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book spotlight: open borders, the science and ethics of immigration by bryan caplan and zach weinersmith

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It is rare that you pick up a book and just say, ” wow, this is an achievement.” For the last five years or so, Bryan Caplan has immersed himself in the extremely large social science literature on immigration and its impacts. You would expect a 300 page academic monograph. But that’s not what you get. Instead, he teamed up with Zach Weinersmith of SMBC fame to write a graphic novel. Open Borders: The Science and Ethnics of Immigration is truly something else. It’s a slim tome that lays out the argument for unrestricted migration. It’s joyful , it’s beautiful, and most importantly, it’s right.

So what’s at stake? Simple: the legitimacy of global apartheid. In other words, migration restrictions create two massive groups: some people live in relatively functional societies and many more who do not. If you want to move, chance are that you can’t. Only a small fraction of those who want to move are able to do so in any reasonable amount of time. Instead, they are trapped in under performing economies and murderous states.  The book starts off with this massive fact and argues that migration restriction is immoral and counter-productive.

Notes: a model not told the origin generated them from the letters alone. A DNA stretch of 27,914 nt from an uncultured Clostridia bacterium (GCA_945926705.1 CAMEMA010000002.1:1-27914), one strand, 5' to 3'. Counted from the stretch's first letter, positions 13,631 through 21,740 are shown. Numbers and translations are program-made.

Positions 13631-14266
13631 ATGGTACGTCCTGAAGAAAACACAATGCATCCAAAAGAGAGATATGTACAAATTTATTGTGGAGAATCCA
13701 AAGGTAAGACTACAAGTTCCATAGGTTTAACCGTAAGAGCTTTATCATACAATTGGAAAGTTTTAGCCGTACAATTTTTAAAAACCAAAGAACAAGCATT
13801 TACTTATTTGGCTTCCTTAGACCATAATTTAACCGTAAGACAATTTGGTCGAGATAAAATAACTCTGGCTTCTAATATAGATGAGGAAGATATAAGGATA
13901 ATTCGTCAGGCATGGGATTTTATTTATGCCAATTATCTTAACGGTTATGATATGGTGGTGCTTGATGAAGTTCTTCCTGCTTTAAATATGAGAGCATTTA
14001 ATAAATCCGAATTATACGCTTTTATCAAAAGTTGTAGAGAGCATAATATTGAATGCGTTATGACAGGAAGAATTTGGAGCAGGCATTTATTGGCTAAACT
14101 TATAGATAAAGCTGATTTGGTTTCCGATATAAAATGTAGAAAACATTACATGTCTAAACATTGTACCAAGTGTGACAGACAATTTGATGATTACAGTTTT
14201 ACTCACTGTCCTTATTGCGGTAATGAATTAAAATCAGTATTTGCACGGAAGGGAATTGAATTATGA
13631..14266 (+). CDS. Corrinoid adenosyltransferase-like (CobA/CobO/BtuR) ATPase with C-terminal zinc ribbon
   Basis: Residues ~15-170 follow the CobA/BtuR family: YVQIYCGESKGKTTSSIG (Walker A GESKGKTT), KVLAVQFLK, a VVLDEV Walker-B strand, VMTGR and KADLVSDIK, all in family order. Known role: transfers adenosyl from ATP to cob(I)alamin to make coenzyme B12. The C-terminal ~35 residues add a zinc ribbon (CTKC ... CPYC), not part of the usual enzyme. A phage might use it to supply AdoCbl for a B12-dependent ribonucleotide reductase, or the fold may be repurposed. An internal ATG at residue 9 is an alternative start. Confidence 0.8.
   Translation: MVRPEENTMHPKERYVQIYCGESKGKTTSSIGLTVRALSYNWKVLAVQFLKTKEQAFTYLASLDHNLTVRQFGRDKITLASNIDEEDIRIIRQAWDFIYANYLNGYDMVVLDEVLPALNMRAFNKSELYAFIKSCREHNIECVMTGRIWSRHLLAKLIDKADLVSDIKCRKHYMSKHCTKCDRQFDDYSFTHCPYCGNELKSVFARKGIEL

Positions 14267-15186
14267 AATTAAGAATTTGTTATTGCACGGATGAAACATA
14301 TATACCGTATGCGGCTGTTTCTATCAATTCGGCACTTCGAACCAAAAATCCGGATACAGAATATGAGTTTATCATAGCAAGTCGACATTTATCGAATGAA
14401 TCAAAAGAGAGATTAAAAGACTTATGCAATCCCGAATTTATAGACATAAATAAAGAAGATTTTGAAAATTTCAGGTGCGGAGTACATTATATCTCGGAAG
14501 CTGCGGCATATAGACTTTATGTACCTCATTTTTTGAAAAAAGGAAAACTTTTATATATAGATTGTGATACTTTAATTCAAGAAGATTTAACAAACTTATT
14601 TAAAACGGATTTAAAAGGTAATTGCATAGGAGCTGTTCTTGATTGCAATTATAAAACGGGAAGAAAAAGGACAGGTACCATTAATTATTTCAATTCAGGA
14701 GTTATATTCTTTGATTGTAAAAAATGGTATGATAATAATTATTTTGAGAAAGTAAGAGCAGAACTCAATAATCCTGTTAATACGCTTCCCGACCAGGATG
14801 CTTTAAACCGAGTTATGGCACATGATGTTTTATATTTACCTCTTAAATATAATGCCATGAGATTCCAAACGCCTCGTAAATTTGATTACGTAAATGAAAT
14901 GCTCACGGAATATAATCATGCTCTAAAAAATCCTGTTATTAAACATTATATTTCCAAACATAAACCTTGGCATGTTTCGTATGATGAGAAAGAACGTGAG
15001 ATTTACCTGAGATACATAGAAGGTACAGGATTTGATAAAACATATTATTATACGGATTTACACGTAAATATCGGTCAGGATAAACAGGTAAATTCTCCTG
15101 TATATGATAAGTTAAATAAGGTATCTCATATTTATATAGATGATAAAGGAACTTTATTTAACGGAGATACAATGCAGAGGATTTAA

Open Borders takes the critics seriously and uses the best evidence available to very carefully explain why anti-immigration critics are either just wrong (e.g., non-natives tend to commit less crime) or their fears are wildly exaggerated (e.g., yes, some immigrants may vote for policies you don’t like, but that wouldn’t change much). And that is why it is very convincing.

Ultimately, Open Borders succeeds not only as a policy argument, it succeeds as a work of art. Weinersmith’s style is bouyant. The colors pop. The book is happy, even when the authors present opposing arguments. For example, one section gets into internal migration and describes the massive Puerto Rican migration to New York. I smiled when I was a rendition of the famous opening dance from West Side Story. The book has many more witty allusions like that one. And who wouldn’t laugh when you see that one of the benefits of living in a developed nation is endless ice cream?

So buy this book. Even if you don’t agree with all the arguments, or you agree with none of them, it will make you think and make you smile.

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Written by fabiorojas

November 20, 2019 at 5:55 pm

Posted in uncategorized

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